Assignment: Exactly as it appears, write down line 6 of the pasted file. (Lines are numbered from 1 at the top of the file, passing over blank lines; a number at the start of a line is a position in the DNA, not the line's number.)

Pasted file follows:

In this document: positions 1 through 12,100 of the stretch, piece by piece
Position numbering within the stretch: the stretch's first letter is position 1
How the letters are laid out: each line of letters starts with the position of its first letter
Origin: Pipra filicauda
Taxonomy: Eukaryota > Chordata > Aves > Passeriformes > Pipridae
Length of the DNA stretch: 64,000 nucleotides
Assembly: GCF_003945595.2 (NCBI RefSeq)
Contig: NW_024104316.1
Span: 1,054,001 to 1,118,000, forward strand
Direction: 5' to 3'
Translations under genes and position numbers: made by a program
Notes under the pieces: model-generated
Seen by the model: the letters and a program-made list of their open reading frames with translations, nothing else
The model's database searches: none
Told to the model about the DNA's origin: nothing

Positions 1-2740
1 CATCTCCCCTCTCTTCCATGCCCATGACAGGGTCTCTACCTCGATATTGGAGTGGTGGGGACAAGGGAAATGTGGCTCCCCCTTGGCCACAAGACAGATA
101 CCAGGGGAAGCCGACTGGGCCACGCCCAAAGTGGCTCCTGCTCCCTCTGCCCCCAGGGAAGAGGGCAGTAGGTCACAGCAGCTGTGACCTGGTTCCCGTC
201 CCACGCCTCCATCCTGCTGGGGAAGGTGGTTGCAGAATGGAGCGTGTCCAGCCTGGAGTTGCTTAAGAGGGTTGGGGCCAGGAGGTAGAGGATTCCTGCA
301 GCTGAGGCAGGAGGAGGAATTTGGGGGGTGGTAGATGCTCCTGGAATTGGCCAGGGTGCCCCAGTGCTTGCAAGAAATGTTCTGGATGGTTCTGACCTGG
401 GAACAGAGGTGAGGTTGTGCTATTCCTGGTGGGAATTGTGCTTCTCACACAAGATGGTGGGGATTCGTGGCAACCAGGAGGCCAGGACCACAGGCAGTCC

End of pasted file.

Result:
Length of the DNA stretch: 64,000 nucleotides